Specialty Drug Benefit Design and Patient out-of-Pocket Costs in the ACA Health Insurance Exchanges
*Names in bold indicate Presenter
Study Design: Our paper simulates the potential out-of-pocket costs in health exchange plans for sample patients taking three specialty drugs: adalimumab (to treat rheumatoid arthritis), ritonavir (HIV/AIDS), and interferon beta-1a (multiple sclerosis). We use the publicly available benefit design data for 2015 for the 37 states offering coverage via healthcare.gov, and calculate annual expected out-of-pocket costs for patients as though they were enrolled in each exchange plan. We assume that each patient takes the specialty drug once per month over the course of the entire year, and make use of the Medical Expenditure Panel Survey (MEPS, 2012) to identify patients taking these drugs in order to identify additional pharmaceutical use. We also assume some level of medical services utilization, as exchange plan benefits often combine both medical and pharmacy utilization.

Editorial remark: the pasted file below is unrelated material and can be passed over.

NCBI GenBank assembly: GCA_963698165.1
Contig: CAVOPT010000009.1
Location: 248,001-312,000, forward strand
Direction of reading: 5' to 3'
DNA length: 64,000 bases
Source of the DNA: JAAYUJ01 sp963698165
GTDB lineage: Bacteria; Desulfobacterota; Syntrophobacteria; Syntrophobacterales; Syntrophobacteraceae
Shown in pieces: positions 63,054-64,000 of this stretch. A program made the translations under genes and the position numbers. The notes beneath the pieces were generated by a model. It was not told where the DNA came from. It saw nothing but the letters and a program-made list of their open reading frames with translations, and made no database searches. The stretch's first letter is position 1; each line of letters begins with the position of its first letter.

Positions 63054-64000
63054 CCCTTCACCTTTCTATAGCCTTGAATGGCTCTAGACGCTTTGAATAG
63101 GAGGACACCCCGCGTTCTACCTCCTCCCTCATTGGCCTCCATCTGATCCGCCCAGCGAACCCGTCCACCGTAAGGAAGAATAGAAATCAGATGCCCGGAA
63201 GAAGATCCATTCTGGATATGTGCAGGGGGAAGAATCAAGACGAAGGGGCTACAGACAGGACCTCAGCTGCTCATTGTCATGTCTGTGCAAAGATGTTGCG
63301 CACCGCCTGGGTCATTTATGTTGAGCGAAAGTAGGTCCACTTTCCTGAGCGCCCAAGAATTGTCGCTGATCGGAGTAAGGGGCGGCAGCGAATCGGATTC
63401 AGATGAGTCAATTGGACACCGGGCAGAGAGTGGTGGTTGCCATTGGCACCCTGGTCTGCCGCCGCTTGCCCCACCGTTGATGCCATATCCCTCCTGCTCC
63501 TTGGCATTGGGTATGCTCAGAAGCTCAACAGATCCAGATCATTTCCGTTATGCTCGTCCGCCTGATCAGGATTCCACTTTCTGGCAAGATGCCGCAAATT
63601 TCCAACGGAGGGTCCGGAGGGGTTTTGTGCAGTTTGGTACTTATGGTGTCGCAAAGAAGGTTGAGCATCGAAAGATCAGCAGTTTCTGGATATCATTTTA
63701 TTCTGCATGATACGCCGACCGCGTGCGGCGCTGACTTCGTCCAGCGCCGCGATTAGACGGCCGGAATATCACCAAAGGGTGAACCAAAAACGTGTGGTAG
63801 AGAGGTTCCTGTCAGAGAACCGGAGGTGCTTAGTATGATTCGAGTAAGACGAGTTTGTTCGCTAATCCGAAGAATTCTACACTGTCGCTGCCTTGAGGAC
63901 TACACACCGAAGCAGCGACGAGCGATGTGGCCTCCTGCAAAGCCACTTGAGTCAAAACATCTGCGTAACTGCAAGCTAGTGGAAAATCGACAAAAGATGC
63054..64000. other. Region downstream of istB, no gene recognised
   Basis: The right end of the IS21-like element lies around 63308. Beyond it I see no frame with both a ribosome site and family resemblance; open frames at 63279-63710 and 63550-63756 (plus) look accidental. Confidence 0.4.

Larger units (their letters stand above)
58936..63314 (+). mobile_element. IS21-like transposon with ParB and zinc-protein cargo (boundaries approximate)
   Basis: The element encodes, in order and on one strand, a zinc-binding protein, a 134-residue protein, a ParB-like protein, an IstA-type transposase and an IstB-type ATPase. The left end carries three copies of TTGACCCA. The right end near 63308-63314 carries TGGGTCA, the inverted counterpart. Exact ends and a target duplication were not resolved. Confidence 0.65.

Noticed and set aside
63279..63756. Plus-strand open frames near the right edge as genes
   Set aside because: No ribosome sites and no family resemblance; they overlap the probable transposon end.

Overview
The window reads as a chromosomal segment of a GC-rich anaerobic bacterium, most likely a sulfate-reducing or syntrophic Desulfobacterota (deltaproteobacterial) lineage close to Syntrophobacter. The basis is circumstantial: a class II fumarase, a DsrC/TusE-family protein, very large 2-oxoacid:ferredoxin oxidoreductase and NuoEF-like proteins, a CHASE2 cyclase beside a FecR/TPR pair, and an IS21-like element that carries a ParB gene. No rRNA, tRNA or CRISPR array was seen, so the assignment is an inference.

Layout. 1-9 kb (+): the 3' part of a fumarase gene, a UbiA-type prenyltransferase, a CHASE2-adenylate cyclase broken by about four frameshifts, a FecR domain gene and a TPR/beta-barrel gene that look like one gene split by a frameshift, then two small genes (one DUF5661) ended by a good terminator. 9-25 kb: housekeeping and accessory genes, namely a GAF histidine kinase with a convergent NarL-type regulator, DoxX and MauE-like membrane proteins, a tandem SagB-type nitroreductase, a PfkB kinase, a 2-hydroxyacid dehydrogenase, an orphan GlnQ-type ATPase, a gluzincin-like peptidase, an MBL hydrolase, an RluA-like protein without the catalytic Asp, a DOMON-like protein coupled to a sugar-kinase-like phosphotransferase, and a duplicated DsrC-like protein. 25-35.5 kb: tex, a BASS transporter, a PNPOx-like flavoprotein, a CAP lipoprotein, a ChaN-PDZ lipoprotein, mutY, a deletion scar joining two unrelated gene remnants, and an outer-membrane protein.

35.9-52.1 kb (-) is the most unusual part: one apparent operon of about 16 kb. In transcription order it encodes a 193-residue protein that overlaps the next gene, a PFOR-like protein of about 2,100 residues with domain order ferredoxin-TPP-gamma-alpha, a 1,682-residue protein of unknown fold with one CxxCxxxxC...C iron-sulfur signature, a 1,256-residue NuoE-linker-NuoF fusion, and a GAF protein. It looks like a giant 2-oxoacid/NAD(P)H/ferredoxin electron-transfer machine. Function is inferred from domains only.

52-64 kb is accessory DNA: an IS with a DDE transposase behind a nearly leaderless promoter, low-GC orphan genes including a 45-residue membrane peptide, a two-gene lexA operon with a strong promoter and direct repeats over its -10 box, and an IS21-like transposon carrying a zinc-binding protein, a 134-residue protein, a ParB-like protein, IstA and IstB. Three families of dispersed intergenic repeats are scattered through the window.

Principal Findings: We find that patients taking these medications can expect to incur lower annual out-of-pocket costs as the actuarial value of the benefit increases; that is, patients can expect their average out-of-pocket costs to be $3300-$4000 lower if they enroll in Platinum plans as opposed to Bronze or Silver plans. This relationship holds even when adding the total annual premium patients can expect to pay, both for patients receiving the low-income subsidy and those not receiving the subsidy. However, the magnitude of the differences in the average out-of-pocket cost estimates reduces to $1500-$2000 when adding in the premiums. We also find broad variation in the out-of-pocket costs within the Silver and Gold metal tiers (with differences of at least $3000 from the 10th percentile to 90thpercentile plans), which suggests that patients taking specialty drugs should carefully compare options within a given metal level in terms of cost sharing for their current medications. Finally, our results indicate that the catastrophic cap on out-of-pocket spending acts as an important benefit for patients taking expensive medications, as patients will hit the cap in the vast majority of plans. This finding suggests that recent policy discussions related to possible changes in the catastrophic spending limits may have important implications for patients with high health care costs.